U.S. Empire: Not Fade Away
U.S. Empire: Not Fade Away
By David Swanson
I wanna tell you how it’s gonna be.
But I really cannot. Prediction is just vastly more difficult than action, which makes it even odder that so much of the former goes on, and so little of the latter.
I just read In The Shadows of the American Century: The Rise and Decline of U.S. Global Powerby Alfred McCoy. It’s one of the better books I’ve read in a long time on the history and current state of U.S. militarism. It’s excellent on the truly ridiculous (my word, not the book’s) chess analogy that has driven imperialist thinking, on the outcomes of backing dictators as puppets, and on the abuses of secret agencies — including their role in the drug trade in places like Nicaragua and Afghanistan.
McCoy gives us a good history of the surveillance state and its roots in the U.S. war on the Philippines, plus a fairly familiar account of U.S. torture over the decades, as well as a survey of new death technologies including space drones.
But I’m not convinced that a theme of declining empire ties all this material together. It seems to me that torture and drug dealing and proxy wars and weapons development can go on for centuries or end swiftly — unless the environmental damage they do and nuclear apocalyptical risk they entail limit their lifespan.
McCoy sees genius and success in the militarism behind Iran-Contra in contrast to miserable failure in the U.S. handling of opium production in Afghanistan. Perhaps. But U.S. actions in Latin America produced a World Court ruling, prison sentences, and the strongest opposition to U.S. empire on earth, whereas the U.S. war on Afghanistan has produced indefinite tolerance of endless killing and dying, no matter what additional crimes accompany it.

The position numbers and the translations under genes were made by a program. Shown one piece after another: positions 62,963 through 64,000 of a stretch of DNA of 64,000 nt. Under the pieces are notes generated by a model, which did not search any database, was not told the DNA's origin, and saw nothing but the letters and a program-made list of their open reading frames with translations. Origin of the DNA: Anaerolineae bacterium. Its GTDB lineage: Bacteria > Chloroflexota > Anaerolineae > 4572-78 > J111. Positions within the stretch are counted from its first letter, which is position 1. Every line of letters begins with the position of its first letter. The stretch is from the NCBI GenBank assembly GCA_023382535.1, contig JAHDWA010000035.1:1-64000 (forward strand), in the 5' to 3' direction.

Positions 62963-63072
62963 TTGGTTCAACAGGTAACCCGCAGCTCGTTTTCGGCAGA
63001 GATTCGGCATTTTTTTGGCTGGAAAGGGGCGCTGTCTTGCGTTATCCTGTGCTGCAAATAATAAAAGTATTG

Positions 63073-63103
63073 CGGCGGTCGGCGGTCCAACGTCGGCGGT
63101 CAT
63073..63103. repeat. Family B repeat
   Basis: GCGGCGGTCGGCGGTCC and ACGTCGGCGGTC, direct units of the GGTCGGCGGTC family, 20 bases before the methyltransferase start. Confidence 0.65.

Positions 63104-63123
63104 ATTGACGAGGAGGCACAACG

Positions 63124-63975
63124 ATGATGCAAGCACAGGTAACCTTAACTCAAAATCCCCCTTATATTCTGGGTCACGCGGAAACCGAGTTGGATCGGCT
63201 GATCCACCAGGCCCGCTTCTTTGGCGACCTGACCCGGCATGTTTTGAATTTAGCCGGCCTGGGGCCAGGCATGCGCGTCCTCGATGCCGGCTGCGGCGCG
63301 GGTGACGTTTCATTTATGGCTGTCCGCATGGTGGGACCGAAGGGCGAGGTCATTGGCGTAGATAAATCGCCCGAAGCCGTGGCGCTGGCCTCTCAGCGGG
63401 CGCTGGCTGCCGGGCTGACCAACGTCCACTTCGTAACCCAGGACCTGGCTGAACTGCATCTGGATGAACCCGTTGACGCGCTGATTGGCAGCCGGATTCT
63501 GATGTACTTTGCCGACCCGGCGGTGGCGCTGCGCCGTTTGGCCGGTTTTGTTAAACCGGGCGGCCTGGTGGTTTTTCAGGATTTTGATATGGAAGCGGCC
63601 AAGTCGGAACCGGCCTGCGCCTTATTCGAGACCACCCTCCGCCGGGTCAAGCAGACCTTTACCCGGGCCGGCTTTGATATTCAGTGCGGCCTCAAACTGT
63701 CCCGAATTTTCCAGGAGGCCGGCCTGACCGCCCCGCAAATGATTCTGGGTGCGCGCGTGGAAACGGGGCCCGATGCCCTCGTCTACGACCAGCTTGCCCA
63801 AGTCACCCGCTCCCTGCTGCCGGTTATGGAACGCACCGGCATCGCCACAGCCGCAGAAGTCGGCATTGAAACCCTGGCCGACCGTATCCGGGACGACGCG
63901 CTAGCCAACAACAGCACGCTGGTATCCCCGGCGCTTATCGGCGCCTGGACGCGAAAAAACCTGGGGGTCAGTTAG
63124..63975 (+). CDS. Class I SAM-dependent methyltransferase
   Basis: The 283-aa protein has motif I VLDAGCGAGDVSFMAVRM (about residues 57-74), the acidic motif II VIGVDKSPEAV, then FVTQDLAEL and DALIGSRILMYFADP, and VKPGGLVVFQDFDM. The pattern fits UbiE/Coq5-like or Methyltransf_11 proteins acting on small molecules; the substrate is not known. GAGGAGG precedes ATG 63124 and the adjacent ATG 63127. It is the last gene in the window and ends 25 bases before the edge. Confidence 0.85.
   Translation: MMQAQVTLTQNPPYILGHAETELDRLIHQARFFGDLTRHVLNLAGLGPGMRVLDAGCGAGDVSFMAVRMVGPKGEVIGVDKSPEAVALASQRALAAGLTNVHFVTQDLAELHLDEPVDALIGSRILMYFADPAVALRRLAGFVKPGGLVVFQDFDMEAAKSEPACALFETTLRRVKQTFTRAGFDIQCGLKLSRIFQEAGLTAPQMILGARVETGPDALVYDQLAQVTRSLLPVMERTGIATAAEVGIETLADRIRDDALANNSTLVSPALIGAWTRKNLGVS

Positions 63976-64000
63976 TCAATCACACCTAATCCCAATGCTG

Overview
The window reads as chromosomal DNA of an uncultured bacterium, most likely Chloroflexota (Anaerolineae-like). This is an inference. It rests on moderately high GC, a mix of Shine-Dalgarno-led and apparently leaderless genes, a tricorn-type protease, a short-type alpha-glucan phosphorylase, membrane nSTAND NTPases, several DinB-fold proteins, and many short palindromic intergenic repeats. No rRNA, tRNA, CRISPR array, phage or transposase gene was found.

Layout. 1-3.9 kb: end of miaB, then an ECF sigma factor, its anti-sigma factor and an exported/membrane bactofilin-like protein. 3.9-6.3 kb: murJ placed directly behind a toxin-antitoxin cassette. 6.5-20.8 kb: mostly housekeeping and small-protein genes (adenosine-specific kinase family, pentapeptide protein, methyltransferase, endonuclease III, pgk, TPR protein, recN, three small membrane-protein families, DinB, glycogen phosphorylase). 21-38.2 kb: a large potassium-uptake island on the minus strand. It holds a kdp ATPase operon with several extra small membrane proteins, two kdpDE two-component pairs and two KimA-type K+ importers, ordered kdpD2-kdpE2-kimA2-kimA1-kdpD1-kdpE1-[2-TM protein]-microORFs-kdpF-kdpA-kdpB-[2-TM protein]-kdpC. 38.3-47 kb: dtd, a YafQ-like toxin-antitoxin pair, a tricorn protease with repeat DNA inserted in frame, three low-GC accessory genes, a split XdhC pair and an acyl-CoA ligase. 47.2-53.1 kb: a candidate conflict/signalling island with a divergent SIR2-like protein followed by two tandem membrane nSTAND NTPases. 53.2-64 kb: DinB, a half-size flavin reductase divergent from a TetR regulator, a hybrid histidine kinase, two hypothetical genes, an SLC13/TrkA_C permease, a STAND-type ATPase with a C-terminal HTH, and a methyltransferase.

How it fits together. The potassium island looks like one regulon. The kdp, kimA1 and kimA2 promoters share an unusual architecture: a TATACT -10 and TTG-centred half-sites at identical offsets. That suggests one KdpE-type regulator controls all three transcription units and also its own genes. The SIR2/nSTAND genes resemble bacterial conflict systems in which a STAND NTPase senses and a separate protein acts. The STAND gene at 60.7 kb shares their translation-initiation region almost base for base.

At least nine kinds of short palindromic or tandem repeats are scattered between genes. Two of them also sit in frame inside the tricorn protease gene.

In the Shadows ends with analysis of China as a rival to the U.S., plus some truly laughable glorification of Barack Obama as a grand master anti-war imperialist (though stating that this comes at the expense of democracy in the U.S.). McCoy frames all of this as an international contest with the goal being to win, and he predicts horrible times ahead as empire ends, openly stating that his predictions are all based on the assumption that the U.S. public “cannot or will not take steps to slow the erosion of their global position.”
But what if they/we were to take steps to change our government’s approach to the world, including its focus on a “global position”? Britain did well for itself by curtailing its imperialism, not by slowing imperialism’s demise. I recommend following/chasing a book like In the Shadows with one like Authentic Hope by Jack Nelson-Palmeyer in which people are seen as having potential agency as democratic participants in shaping the future.
Authentic Hope is a book that has a chapter called “Good Riddance to Empire.” Indeed. And good riddance to imperial thinking. And to hell with the idea that China having a “larger” economy than the United States is bad news; China has more people than the United States too! It shouldhave a larger economy for godsake.
Nelson-Palmeyer’s book focuses on things that should be done: create sustainable practices, control population size, improve local agriculture, reduce inequality, reduce militarism. We should consider, Nelson-Palmeyer suggests, the incredible — almost unfathomable — good that could be done for the people of the United States and the rest of the earth by redirecting the funding that now goes into militarism.
I’d like to see more proposals that people in the United States come to identify their interests with those of all other people, and fewer ideas on how to maintain a level of superiority — which I predict can only lead to an inferior outcome for everybody.
Well love is love and not fade away.